Guy W. Farmer: My annual Burning Man column | NevadaAppeal.com

Guy W. Farmer: My annual Burning Man column

Guy W. Farmer

Chad Lundquist/Nevada Appeal

They'll burn "The Man" out on the Black Rock Desert playa at midnight tonight to close yet another Burning Man naked drug festival on federal land — a National Conservation Area, no less — 90 miles north of Reno. Hopefully, no drug-addled Burner will run into the fire tonight, as one unfortunate soul did last year.

Over the past week, nearly 70,000 (!) Burners did what they always do. Many of them got naked, consumed impressive quantities of illegal drugs and complained about "oppressive" law enforcement (drug searches, that is). After all, why should "free-spirited" Burners have to obey laws that apply to the rest of us? They should be allowed to speed through native American towns with drugs on their way to Black Rock City, right? After all, they spend a lot of money in our area — Reno pot shops are thriving — and if you spend money you should be able to ignore the law. But wait, I thought Burners didn't care about money. It's all so confusing.

According to intrepid Reno Gazette-Journal reporter Jenny Kane, "Burning Man organizers have called recent traffic stops on tribal land unconstitutional." Unconstitutional? I thought Indian tribes had sovereignty over their tribal lands. My friend, sometime Tribal Judge Karl Neathammer, will have to sort this one out for me.

Even some of Burning Man's longtime supporters are getting tired of this annual charade. Reno News & Review Editor Brad Bynum wrote Burning Man isn't a local story anymore. "In the last few years the event has become more international than ever," he wrote, "so we've actually covered it less." Ho hum. Bynum said he hasn't been to the event since 2009 because it's become "such a massive undertaking to find a ticket and make arrangements to get out there." Well there's that, and the cost of a $400 or $500 ticket allowing you to bake in the desert for a week in hopes of enjoying sex, drugs, art and/or 24-hour loud electronic music.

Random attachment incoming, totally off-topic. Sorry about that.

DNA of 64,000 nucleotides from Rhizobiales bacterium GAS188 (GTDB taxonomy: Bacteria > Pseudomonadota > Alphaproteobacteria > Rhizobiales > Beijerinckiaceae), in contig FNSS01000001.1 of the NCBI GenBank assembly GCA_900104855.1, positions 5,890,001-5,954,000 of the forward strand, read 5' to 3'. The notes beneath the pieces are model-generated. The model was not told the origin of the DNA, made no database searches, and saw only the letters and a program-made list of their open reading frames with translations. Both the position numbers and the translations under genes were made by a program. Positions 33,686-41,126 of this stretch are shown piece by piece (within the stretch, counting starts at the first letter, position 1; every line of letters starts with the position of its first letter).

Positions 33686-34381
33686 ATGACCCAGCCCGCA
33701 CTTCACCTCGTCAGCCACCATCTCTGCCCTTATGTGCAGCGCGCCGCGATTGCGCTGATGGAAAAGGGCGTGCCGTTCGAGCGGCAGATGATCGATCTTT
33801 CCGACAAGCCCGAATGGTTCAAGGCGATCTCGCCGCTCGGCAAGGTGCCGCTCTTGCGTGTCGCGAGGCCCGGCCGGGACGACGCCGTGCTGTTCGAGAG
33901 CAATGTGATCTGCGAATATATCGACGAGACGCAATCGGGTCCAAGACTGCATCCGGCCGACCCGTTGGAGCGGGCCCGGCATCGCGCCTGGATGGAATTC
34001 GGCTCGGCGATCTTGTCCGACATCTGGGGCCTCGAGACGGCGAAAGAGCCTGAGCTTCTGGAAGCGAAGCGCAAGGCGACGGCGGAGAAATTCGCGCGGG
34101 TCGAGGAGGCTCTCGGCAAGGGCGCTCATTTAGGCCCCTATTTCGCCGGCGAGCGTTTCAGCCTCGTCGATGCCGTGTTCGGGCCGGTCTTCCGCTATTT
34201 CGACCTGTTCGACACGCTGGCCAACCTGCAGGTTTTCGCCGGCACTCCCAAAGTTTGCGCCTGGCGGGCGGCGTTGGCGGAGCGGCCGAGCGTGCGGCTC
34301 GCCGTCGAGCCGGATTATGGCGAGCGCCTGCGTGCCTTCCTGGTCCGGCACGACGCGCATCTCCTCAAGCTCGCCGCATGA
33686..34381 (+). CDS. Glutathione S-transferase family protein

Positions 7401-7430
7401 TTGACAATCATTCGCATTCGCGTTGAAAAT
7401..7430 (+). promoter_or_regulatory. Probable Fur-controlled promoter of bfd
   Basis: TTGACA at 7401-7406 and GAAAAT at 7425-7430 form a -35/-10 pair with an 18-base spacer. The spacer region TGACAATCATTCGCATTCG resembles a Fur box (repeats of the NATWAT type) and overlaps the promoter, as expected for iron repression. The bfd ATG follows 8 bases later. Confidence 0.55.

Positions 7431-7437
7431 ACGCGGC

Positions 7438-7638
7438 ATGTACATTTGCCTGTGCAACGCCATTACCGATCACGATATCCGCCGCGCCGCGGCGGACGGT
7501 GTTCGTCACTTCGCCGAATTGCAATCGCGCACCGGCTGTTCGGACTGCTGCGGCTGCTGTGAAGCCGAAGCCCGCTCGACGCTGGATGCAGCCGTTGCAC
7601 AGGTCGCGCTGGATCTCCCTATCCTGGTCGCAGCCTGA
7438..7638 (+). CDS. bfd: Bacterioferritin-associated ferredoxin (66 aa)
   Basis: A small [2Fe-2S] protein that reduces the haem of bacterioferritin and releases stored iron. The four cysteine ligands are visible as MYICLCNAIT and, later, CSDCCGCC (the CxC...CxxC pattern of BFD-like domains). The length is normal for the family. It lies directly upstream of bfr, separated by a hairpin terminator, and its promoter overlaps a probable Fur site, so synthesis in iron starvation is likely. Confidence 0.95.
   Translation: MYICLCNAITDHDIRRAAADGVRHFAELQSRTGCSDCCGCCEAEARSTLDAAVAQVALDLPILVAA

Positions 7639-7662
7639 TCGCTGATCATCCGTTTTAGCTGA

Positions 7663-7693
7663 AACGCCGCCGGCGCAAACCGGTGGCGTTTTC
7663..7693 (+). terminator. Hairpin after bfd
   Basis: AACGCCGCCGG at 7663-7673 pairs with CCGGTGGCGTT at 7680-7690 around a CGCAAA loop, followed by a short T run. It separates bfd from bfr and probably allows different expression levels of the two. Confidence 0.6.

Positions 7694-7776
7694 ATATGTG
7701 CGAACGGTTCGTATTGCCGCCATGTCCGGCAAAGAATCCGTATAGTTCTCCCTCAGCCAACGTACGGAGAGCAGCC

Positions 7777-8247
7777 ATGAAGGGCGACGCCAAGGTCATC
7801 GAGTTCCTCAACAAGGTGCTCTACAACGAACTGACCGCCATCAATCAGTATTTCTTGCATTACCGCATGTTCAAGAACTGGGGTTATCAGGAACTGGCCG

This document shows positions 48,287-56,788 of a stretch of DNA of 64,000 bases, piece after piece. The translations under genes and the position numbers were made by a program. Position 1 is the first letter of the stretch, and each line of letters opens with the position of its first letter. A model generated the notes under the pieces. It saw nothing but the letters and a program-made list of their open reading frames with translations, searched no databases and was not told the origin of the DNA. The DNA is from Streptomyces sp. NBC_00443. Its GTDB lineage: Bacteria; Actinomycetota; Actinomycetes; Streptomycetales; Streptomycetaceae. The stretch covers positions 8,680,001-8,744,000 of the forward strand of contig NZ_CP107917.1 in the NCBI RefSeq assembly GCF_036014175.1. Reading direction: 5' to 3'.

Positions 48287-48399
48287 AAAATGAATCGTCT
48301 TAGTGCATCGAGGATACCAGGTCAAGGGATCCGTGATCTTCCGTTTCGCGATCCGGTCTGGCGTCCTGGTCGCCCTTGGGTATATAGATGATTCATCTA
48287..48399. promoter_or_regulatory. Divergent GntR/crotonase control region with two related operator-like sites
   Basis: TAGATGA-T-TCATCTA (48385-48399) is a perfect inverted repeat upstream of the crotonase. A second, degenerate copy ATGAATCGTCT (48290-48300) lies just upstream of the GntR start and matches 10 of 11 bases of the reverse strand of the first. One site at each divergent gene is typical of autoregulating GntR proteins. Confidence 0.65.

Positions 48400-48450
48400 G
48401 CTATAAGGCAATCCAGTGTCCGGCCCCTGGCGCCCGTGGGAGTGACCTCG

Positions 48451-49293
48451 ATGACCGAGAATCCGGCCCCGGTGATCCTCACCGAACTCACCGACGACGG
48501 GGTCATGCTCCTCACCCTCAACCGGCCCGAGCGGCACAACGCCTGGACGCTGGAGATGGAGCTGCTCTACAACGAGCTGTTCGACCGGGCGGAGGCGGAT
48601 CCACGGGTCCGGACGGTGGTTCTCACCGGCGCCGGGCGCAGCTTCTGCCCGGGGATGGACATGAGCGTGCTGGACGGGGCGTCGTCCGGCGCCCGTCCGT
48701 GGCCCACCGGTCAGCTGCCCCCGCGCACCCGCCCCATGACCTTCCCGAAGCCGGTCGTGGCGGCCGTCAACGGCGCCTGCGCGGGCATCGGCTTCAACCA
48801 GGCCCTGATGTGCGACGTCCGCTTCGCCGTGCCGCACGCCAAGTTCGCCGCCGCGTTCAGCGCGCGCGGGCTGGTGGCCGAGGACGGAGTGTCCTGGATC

If you're a journalist like Bynum, you must submit your copy and photos to Burning Man censors to make sure you don't publish "inappropriate" material, which means anything those diligent but free-spirited censors don't like. One hint: Be sure to describe drug overdoses as "heat prostration."

While I recognize Burners spend millions of dollars in Northern Nevada every year, which causes some officials to look the other way, I think the compliant U.S. Bureau of Land Management (BLM) — which rakes in several million dollars from the Burners — and local law enforcement should vigorously enforce federal and state drug laws and ban underage children from attending an X-rated event that features an "Orgy Dome." Check it out.

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When I spent most of a day at Burning Man a few years ago a naked middle-aged man was cavorting near Kidsville, where they look after the kids. Nice. So where is Child Protective Services? Nowhere in sight, that's where.

Some veteran Burners have complained the festival has gone upscale in recent years. Christopher Cameron, a freelance journalist who attended last year's festivities, recently asked an innocent question: "What do you do when you've got the munchies in the middle of an unforgiving desert?" he wrote, followed by the answer: "If you're an elite Burner, just ring for your private chef." According to Cameron, "Burning Man has become something of an 'IT' network for Silicon Valley tech gurus … who pay as much as $50,000 to camp in style with seated dinners and tasty menus," including French champagne and politically correct quinoa salads. So much for "radical self-reliance," the Burners' old mantra.

Guy W. Farmer, of Carson City, is the Burners' favorite critic.